How to Punch Your Depression in the Face

I love writing. I love the pang of the keys beneath my fingers, the feel of the sticky squares of my aqua blue keyboard cover. I love the moving cursor, and the pumpkin candle I burn each time I write. Coffee tastes better when I’m writing. And the silence. Oh how I love the silence.

Anxiety and depression can try to trick me out of writing. They tell me its waste of time and frivolous. My anxious mind tells me my words aren’t worth anything, and my depression tells me I don’t have enough energy. Voices in my head echo behind my concentration, clamoring for my attention, to distract and stop me. If I listen I can believe the lie that writing is lazy, and I should be doing other things, or that it isn’t a worthy effort. I can let these voices steal from me my enjoyment of one of my most favorite things in the world.

You might not be a writer, but my guess is there’s something you love as much as writing. Maybe its dancing, running, painting, making people laugh, cooking, fixing old things, hiking in nature, or sitting in silent meditation. Don’t let your anxiety or depression
steal this from you. You need it to restore, what your monsters try to leech from you. You need it to find your joy and your heart song. You need it to untangle the knots of your confused and weary soul.

I think of those kids who carve “I was here” in a bathroom stall, or a table, or the side of a mountain, as if being there is simply enough. We believe we have to be something, prove something or do something, when sometimes proof of life is all we need. And like a mom asks her kid at the end of a full day, “Did you have fun?” Maybe we need to ask ourselves that. And if the answer is yes, take it as a job well done. When you can look your depression in the eye and say, “I lived today, what can you say to that?” then you’re fighting the good fight, and taking back your passion.

Sometimes you might do the thing you once loved and find no pleasure in it at all. I challenge you to go through the motions until your body finds the old rhythm.

And at the end of the day, after you do that thing you love, and fight to rediscover the joy in it, whisper a prayer. Because prayer is the greatest proof of life there is. Its a sucker punch straight in the face of your greatest fears, and worst depression. As you go through the words, you will slowly find your passion again, and God will quietly carve on your heart “I am here.”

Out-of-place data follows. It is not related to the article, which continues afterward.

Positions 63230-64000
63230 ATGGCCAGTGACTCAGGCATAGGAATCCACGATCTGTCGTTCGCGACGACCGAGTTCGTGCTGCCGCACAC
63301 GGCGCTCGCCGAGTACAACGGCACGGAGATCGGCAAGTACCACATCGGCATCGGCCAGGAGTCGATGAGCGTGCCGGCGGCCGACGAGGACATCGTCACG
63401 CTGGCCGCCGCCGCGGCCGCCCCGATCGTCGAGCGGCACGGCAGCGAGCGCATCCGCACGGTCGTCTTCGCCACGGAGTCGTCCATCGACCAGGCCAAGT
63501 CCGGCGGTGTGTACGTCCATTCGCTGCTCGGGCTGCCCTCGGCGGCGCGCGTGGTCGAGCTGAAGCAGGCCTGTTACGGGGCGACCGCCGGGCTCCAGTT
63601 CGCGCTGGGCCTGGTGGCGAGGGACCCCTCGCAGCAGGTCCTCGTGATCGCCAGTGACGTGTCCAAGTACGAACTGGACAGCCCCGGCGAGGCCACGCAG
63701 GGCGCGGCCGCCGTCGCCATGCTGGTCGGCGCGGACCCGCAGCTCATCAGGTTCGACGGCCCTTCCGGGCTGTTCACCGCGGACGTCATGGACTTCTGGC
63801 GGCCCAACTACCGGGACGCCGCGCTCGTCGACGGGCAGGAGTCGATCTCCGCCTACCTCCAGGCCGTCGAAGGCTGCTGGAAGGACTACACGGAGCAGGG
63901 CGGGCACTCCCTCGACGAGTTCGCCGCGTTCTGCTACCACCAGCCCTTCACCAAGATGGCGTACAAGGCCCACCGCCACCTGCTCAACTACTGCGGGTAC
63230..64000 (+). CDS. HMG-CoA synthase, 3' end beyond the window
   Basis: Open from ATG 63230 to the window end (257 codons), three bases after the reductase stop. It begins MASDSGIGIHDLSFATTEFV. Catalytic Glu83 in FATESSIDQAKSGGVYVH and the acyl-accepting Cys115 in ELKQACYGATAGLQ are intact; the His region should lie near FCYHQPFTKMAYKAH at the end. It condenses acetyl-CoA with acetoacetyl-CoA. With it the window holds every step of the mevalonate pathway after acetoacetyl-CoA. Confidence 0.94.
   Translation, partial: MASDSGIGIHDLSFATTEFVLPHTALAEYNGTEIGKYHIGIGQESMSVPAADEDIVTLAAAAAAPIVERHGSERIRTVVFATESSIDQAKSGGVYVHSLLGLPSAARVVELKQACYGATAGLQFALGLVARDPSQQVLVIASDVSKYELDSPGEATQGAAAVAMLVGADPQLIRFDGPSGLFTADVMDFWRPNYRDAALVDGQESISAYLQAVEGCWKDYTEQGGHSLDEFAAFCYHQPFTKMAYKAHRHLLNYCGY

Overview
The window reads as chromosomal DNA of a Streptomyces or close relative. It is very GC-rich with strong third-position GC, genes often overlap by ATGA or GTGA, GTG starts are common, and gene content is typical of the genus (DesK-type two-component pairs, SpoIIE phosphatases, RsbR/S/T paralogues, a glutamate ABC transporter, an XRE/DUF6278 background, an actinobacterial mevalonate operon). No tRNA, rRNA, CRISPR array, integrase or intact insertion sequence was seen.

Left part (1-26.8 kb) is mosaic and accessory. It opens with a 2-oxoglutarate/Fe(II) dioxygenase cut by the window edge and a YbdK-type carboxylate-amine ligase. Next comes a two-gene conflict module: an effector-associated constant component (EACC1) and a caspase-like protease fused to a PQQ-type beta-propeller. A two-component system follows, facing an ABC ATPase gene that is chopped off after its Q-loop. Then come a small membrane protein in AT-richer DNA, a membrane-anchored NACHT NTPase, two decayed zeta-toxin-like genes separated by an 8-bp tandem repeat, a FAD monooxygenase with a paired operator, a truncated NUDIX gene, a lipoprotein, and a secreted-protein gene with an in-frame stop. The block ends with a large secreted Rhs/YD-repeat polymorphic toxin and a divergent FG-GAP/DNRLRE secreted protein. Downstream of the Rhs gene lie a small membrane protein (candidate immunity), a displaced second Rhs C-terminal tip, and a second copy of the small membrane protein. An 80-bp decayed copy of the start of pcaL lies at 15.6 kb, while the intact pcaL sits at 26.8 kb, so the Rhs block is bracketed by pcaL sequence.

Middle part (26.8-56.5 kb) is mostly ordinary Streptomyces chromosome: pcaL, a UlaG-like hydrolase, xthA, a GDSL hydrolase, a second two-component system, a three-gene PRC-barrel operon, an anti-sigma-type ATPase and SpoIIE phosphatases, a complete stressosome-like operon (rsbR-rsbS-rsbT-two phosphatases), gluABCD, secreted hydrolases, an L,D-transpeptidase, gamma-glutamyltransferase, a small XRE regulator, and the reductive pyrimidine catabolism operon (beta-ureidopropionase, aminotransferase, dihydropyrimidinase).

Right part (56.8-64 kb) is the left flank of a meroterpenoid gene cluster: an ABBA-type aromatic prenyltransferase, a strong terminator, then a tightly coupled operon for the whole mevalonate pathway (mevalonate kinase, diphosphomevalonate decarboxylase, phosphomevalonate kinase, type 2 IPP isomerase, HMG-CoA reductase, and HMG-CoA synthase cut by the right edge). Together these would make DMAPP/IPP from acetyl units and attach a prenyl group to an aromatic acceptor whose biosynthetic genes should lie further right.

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How to Punch Your Depression in the Face by Lindsay Hausch

Anxiety and depression can try to trick me out of writing. They tell me its waste of time and frivolous. My anxious mind tells me my words aren’t worth anything, and my depression tells me I don’t have enough energy. Voices in my head echo behind my concentration, clamoring for my attention, to distract and stop me. If I listen I can believe the lie that writing is lazy, and I should be doing other things, or that it isn’t a worthy effort. I can let these voices steal from me my enjoyment of one of my most favorite things in the world.

You might not be a writer, but my guess is there’s something you love as much as writing. Maybe its dancing, running, painting, making people laugh, cooking, fixing old things, hiking in nature, or sitting in silent meditation. Don’t let your anxiety or depression
steal this from you. You need it to restore, what your monsters try to leech from you. You need it to find your joy and your heart song. You need it to untangle the knots of your confused and weary soul.

10 Lies the Church Believes about Mental Illness

It’s been 13 years since my first hospitalization and five since the last. Both times, part of what sent me into the tailspin of mental illness were misunderstandings and false information. In our journey with this illness, my family has been misled by lies we were told, or truths withheld. These lies continue to mislead the church and keep people from properly viewing mental illness as what it is.

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